Sumi Yakitori: The Best New Japanese Restaurant in Town

Categories: Review

sumiyakitori1.jpg
billwisserphoto.com
Interior of Jeffrey Chen's Sumi Yakitori.
You might not want to tell friends about Sumi Yakitori, an unlikely Japanese restaurant in Brickell. It's a peculiar place, furnished with an open kitchen and festooned with bottles of booze. Sometimes, a young crowd wanders through the glass doors, stares at the quiet chefs in black T-shirts, and lingers at the entrance. A waiter hands them a menu, and they peruse it with the intensity of a literary critic. Sautéed tofu skin, whole deep-fried quail, and skewered chicken hearts fill the single laminated page, half of which is
written in Japanese.

Occasionally, they stay. But more often, they leave.

So as you tear into your sausage-stuffed chicken wings, you can watch these fussy folks arrive and depart. Perhaps they head for the Peruvian-style sushi joint next door or the Italian trattoria down the street. You consider telling them to stay, that these wings are the best you've ever had. But you eat in silence. You don't want this restaurant disrupted by rowdy mobs.

Because in a neighborhood rife with middling chains and highfalutin bars, Sumi Yakitori is a bastion of honesty -- a shrine to the Japanese tradition of grilled meat on a stick.

Sumi Yakitori belongs to Jeffrey Chen, the prescient man who launched Miami's first ramen house last year. His place, Momi Ramen, boasts a cadre of fervent noodle worshippers who slurp strips of dough from perfectly intense tonkotsu broths.

So when Sumi debuted next door to Momi in June, its opening spurred a flutter of excitement. But today the attention has waned. Often, the restaurant is noiseless. A sole waiter waits for instructions in the kitchen. He stands beside a curtain printed with Hokusai's The Great Wave and escapes these confines only to hand the menu to a passerby or deliver a bottle of sake to a couple on a date. The petite dining room is immaculate, yet it is rarely full. Some nights, the place lacks dishes listed on the menu. "No tofu tonight," the handsome server says unapologetically. Every night, his service is consistently succinct.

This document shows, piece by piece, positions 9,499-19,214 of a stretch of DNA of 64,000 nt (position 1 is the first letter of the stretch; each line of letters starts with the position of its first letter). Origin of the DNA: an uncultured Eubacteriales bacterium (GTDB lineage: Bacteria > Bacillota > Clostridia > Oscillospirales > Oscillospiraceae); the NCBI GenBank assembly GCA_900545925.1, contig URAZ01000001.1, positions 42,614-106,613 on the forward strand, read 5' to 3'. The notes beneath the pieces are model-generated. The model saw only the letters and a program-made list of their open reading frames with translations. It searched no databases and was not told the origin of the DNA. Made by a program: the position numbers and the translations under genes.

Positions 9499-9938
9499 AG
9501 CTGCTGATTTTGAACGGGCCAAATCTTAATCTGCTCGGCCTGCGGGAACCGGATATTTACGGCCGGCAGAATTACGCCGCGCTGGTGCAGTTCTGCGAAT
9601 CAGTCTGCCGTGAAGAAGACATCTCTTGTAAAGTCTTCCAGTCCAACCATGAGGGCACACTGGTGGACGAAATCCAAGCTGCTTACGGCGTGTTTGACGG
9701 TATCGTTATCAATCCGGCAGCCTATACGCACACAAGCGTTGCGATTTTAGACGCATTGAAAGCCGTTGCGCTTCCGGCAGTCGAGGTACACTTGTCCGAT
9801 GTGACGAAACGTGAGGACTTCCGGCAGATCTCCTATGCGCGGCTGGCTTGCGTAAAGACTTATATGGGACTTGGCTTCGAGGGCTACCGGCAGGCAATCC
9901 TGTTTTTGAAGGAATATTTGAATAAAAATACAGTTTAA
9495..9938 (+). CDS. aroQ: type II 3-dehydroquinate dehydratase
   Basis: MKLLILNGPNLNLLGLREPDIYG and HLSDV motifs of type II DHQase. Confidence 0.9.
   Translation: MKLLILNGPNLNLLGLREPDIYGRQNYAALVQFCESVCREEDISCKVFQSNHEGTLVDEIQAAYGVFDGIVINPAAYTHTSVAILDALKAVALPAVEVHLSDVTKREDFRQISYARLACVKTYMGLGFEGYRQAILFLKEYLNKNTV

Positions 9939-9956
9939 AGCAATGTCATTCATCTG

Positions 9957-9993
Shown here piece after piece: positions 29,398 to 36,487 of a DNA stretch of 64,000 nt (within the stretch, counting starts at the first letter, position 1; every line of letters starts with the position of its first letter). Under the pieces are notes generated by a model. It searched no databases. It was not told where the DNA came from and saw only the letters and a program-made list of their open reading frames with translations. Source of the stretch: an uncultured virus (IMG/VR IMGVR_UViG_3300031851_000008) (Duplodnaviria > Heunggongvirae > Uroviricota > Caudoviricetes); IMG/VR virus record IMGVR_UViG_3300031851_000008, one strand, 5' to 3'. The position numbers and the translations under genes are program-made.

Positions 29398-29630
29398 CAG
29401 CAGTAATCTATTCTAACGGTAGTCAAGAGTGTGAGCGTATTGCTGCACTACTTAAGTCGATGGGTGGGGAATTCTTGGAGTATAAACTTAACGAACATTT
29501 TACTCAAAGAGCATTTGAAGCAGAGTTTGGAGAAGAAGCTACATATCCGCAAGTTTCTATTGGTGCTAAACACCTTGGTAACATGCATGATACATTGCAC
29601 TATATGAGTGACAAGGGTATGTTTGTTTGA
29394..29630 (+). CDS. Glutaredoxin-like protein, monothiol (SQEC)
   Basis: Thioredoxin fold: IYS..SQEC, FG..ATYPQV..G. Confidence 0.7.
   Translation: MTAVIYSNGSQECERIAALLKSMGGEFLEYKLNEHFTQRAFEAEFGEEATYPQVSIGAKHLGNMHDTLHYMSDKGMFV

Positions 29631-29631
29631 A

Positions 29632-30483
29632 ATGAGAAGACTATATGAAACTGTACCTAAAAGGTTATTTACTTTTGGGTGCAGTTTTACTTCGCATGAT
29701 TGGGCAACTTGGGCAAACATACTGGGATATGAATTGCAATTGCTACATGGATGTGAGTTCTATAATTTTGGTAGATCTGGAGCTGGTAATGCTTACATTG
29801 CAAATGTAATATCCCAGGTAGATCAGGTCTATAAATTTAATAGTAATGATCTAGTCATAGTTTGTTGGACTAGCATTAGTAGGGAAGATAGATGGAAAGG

Indeed, Sumi has its foibles. But if you visit the restaurant twice, you might spot its regulars: the woman in a blazer who orders angel hair noodles in a soy-based broth and toys with her phone; the guy in shorts and loafers who comes for the hamachi sashimi, which is shipped daily from Tokyo's Tsukiji fish market; the pair that clinks sake cups in celebration of good company and great food.



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7 comments
rpace1906
rpace1906

After reading the article, this place sounds way good! My family and I are going to be some traveling here soon, and one of our stops is going to Miami. We've been looking around for different things we can do, and different places to eat, and I think we are going to put this one on the list. I'm way stoked to show my dad this, because he loves Japanese food, and I know he is going to be stoked! Thanks so much for sharing this!

Roger | http://www.biglowins.com/

Alex Anico
Alex Anico

you know i had to come back and apologize if seem like an ass but ive been holding this in since the place opened. I live within walking distance and yakitori and sake is my favorite thing in life. I want to die and be buried with sake and a yakitori in my hand. It made me so sad to go there twice excited and leave twice disappointed. And dont think im an asshole either, i not only paid for the uncooked meal but i still left good tips cause i hoped the error was attributed to them being new. But watching Kitchen Nightmares taught me i gotta speak up when it comes to bad food service. And what REALLY takes the cake is that this is the SECOND time youve anointed a restaurant the best Japanese restaurant in Miami. The last time is was Makoto and it was right after i had taken pictures of roaches that had crawled out of their sushi fridge vents...LOL https://www.facebook.com/photo.php?fbid=10150567262831664&set=a.10150469552536664.342280.686206663&type=3&theater

Alex Anico
Alex Anico

Oh. and everytime ive gone someone is pissed cause the service is atrocious and they are waiting half hour for 3 skewers. Take a trip to NY and try Yakitori Taisho. THAT IS STRAIGHT UP REAL MOTHERFUCKING YAKITORI.

Alex Anico
Alex Anico

Best new? HAHAHAHAHA Ive eaten there twice and have gotten raw chicken BOTH TIMES. Yakitori is beer food and this place tries to pass it off like it's gourmet dining. You go here and youre dropping $30 easily and leaving hungry. Ive tried my hardest not to destroy this place on yelp cause ive been craving yakitori ever since i came back from Japan but i can assure you that this place IS NOT the best Japanese Restaurant in town. When you eat fucking yakitori youll know it's a joke. $10 for 3 skewers of chicken when it costs 4.99 for half a pound at publix? Screw you. Oh what they bring in charcoal from Japan to give it that authentic flavor please, id rather they actually cook my food Next time you go pay more attention to you chicken or your chicken thigh and make sure you havent been eating raw meat. And seriously their chicken sausage is a fucking chicken hot dog you buy at costco...LOL best japanese restaurant you should be reprimanded for this joke...

Wah Chang
Wah Chang

Pao Zuniga we can try it out the next time your in need of a myceviche fix. Lol

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